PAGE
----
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Japanese pilots tell Boeing to disclose more on Dreamliner cures

Kyodo

The Air Line Pilots’ Association of Japan on Monday urged Boeing Co. to disclose more information on how the U.S. aviation giant dealt with the 787 Dreamliner’s battery problems.

The association said that it has no access to detailed information on the remedies nor on the progress being made with the investigation into what caused the combustion problems. It said that the safety of the advanced aircraft should be examined more carefully.

“Frankly, we do not have enough information that enables us to declare whether we are for or against the resumption” of 787 flights, Hiroaki Tateno, president of the association and a captain at Japan Airlines Co., said at a press conference in Tokyo.

The association also expressed concern that Boeing may be trying to play down the importance of the batteries, made by Japan’s GS Yuasa, by emphasizing that they play a limited role and are not flight-critical.

Boeing’s approach seems to focus on containment. It said its comprehensive solution to the lithium-ion battery problem has eliminated all fire risks and will prevent a fire from spreading to any of the other cells in the battery should one occur. But no one has declared what caused the combustion incidents in the first place.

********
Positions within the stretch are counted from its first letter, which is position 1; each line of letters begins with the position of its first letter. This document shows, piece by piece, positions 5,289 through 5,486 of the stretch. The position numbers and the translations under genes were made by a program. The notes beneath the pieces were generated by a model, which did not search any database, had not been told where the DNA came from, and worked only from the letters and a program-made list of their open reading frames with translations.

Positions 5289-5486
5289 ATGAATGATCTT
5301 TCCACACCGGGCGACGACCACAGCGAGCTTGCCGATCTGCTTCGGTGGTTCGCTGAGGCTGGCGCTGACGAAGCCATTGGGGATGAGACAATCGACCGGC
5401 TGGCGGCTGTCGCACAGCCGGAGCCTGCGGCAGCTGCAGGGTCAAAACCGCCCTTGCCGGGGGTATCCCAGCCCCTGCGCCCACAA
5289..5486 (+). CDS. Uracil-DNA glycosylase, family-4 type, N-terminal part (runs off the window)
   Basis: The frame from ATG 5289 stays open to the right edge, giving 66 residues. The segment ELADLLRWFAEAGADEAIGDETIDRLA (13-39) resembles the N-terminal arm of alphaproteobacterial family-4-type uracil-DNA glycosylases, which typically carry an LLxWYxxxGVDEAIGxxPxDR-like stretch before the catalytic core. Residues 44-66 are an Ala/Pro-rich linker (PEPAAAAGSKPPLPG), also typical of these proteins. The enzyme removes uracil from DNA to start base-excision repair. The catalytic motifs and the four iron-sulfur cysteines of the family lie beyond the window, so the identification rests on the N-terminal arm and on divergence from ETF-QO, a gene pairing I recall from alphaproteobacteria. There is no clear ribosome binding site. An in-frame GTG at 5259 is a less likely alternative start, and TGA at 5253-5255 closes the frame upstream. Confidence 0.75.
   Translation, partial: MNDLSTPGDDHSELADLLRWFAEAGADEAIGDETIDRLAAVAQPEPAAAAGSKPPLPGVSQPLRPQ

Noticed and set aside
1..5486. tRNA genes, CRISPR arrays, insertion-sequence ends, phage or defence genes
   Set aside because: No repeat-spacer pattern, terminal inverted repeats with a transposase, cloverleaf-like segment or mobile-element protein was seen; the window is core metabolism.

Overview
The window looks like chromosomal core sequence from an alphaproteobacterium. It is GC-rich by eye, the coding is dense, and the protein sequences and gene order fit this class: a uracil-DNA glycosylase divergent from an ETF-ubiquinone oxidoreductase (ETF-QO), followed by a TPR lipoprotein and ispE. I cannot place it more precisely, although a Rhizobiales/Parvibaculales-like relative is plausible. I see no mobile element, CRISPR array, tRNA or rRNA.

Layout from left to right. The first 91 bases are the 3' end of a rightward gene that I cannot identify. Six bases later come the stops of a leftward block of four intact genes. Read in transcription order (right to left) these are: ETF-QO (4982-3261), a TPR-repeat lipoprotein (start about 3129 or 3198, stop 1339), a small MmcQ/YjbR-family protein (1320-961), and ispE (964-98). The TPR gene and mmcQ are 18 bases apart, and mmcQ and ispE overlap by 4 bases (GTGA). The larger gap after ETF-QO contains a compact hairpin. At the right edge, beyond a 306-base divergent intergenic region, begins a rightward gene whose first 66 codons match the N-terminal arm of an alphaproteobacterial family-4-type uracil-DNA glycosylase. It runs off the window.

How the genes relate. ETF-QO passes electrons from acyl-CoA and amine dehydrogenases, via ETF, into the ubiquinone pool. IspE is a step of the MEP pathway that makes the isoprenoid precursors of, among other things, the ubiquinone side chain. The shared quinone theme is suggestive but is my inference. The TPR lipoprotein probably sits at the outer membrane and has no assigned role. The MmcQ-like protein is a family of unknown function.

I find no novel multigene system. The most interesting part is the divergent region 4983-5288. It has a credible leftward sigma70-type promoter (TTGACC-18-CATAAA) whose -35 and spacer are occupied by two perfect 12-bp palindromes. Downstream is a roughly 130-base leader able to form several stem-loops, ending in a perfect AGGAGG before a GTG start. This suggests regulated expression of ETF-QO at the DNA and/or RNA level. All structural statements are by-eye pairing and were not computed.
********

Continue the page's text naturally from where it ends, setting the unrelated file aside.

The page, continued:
The association is “concerned about whether there will really be no adverse impact on other systems of the airplane if the battery goes wrong,” said Koichi Takamoto, the technical adviser of the group.

Given Boeing’s claims about the minor role played by the batteries, the association called on the plane maker to conduct test flights without the lithium-ion batteries to prove its solutions are effective.

Regulators worldwide grounded the 787 after one operated by All Nippon Airways Co. made an emergency landing Jan. 16 at an airport in Shikoku because the battery produced smoke.

On April 26, U.S. and Japanese aviation authorities gave the green light to resume 787 flights after Boeing modified the battery system. ANA completed its first commercial flight using the jet on Sunday, while Ethiopian Airlines and United Airlines have also resumed Dreamliner operations.